He, like Ward, was a major influence in Lancelot Andrewes' life.
King James Bible Translators
Mulcaster introduced his students not only to the classical languages of Latin and Greek, but to Hebrew as well. He took special pains to expose his students to music, drama and oratory. Mulcaster's curriculum proved invaluable to Andrewes.
Fellow students of Lancelot at Merchant Taylors' included the great poet, Edmund Spenser as well as five future Translators. Spenser was one with whom he walked and talked. Andrewes held his schoolmaster, Richard Mulcaster, in such high regard that in later years he placed Mulcaster's picture over the door of his study in tribute, and for continuing inspiration. Andrewes even remembered Mulcaster's son, Peter, in his will. At age sixteen he began his university studies, having been awarded a scholarship to Pembroke College, Cambridge funded by Thomas Watts, archdeacon of Middlesex.
Pembroke, though a thoroughly Protestant college, was less Puritanical than others. His friend Edmund Spenser also chose Pembroke. While at the university, Lancelot demonstrated the same scholarly rigor that marked his work at Merchant Taylors'. He continued to avoid games and recreation other than walking.
He stayed at the college year round until he graduated B. Thereafter, as he pursued advanced degrees he traveled home once a year, walking each way.
The darker side of the chief King James Bible translator, Lancelot Andrewes
He would often profess that to observe the grass, herbs, corn, trees, cattle, earth, water, heavens, any of the creatures, and to contemplate their natures, orders, virtues, uses was ever to him the greatest mirth, content and creation that could be. Even while on vacation at home he pursued his studies, engaging his father to seek out a teacher to tutor him in a language he had not yet acquired. This may account for how he mastered at least fifteen languages during his lifetime.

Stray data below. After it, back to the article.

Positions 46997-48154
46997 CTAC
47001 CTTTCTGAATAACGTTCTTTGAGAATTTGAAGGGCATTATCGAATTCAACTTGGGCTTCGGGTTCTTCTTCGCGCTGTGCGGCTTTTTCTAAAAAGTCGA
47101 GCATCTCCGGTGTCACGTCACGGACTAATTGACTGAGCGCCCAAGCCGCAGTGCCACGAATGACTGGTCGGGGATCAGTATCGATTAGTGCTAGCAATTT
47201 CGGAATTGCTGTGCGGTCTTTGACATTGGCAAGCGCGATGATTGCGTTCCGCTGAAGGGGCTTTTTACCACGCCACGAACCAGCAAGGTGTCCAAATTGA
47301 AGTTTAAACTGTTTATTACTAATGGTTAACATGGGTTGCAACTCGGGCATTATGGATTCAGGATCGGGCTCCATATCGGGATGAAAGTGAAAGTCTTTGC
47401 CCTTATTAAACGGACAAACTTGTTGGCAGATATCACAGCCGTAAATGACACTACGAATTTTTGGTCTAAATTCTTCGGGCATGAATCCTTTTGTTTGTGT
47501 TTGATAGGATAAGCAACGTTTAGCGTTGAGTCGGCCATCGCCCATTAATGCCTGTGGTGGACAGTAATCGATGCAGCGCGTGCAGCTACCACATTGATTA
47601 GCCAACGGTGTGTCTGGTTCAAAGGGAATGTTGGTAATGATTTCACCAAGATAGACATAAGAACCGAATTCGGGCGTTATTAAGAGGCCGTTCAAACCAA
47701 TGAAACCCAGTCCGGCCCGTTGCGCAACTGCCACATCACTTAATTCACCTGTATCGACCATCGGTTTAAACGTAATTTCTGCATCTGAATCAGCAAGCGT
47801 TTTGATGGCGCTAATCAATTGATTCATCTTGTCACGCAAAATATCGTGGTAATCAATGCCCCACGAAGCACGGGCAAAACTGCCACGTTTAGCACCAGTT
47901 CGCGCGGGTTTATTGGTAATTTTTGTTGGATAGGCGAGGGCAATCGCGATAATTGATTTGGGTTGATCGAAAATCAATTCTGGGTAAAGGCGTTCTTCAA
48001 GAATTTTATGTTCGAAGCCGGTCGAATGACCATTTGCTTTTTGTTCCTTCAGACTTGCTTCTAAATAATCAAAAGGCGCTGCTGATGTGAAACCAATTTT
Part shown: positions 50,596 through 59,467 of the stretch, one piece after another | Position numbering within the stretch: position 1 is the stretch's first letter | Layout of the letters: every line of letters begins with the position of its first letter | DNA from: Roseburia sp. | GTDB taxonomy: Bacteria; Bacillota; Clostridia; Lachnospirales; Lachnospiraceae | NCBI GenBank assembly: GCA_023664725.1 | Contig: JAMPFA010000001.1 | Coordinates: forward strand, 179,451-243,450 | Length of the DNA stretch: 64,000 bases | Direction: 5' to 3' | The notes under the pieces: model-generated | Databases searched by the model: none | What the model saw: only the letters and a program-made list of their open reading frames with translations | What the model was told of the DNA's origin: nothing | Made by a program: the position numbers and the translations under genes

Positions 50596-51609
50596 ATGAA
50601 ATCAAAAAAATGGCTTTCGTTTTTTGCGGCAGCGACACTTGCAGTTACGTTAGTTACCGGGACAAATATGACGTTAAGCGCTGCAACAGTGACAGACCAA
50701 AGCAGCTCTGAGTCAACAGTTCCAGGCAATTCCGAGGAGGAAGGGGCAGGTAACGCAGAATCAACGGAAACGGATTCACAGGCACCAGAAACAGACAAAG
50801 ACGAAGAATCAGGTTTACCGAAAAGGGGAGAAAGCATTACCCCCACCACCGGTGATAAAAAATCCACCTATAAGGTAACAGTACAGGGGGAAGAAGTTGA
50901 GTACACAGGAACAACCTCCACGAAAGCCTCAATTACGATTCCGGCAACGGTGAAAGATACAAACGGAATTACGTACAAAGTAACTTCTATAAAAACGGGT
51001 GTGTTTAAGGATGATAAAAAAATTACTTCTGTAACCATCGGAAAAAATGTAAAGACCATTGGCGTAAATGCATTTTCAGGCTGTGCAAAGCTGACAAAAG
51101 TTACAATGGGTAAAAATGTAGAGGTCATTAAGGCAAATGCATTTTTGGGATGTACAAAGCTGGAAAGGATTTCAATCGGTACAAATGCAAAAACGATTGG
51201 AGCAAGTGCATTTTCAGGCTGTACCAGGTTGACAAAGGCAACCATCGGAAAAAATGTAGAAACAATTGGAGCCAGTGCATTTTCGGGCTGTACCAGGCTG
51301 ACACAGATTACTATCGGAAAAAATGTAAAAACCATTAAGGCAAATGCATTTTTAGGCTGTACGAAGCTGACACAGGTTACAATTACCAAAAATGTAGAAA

As he worked towards his B. Christ is "a sacrifice—so, to be slain; a propitiatory sacrifice—so, to be eaten. By the same rules that the Passover was, by the same may ours be termed a sacrifice.
In rigour of speech, neither of them; for to speak after the exact manner of divinity, there is but one only sacrifice, veri noministhat is Christ's death. And that sacrifice but once actually performed at His death, but ever before represented in figure, from the beginning; and ever since repeated in memory to the world's end. That only absolute, all else relative to it, representative of it, operative by it Hence it is that what names theirs carried, ours do the like, and the Fathers make no scruple at it—no more need we.
Andrewes preached regularly and submissively before King James and his court on the anniversaries of the Gowrie Conspiracy and the Gunpowder Plot.
These sermons were used to promulgate the doctrine of the Divine Right of Kings. His Life was written by Whyte Edinburgh,M. Wood New York,and Ottley Boston, His services to his church have been summed up thus: His best-known work is the Preces Privatae or Private Prayersedited by Alexander Whyte which has widespread appeal and has remained in print since renewed interest in Andrewes developed in the 19th century. The Preces Privatae were first published by R.
Drake in ; an improved edition by F. Brightman appeared in Ninety-six of his sermons were published in by command of King Charles Ihave been occasionally reprinted, and are considered among the most rhetorically developed and polished sermons of the late-sixteenth and early-seventeenth centuries.
Because of these, Andrewes has been commemorated by literary greats such as T. Andrewes was considered, next to Ussherto be the most learned churchman of his day, and enjoyed a great reputation as an eloquent and impassioned preacher, but the stiffness and artificiality of his style render his sermons unsuited to modern taste. Nevertheless, there are passages of extraordinary beauty and profundity. His doctrine was High Churchand in his life he was humble, pious, and charitable.
He continues to influence religious thinkers to the present day, and was cited as an influence by T. Eliotamong others. Eliot also borrowed, almost word for word and without his usual acknowledgement, a passage from Andrewes' Christmas Day sermon for the opening of his poem " Journey of the Magi ". Included in the collection are devotions for the morning and evening that he employed during his time alone with God. Lancelot Andrewes Anglican Bishop of Winchester.
Summary Biography Works by Influence. September 25, Southwark. Works by Lancelot Andrewes Search: Devotions of Bishop Andrewes. The Devotions of Bishop Andrews.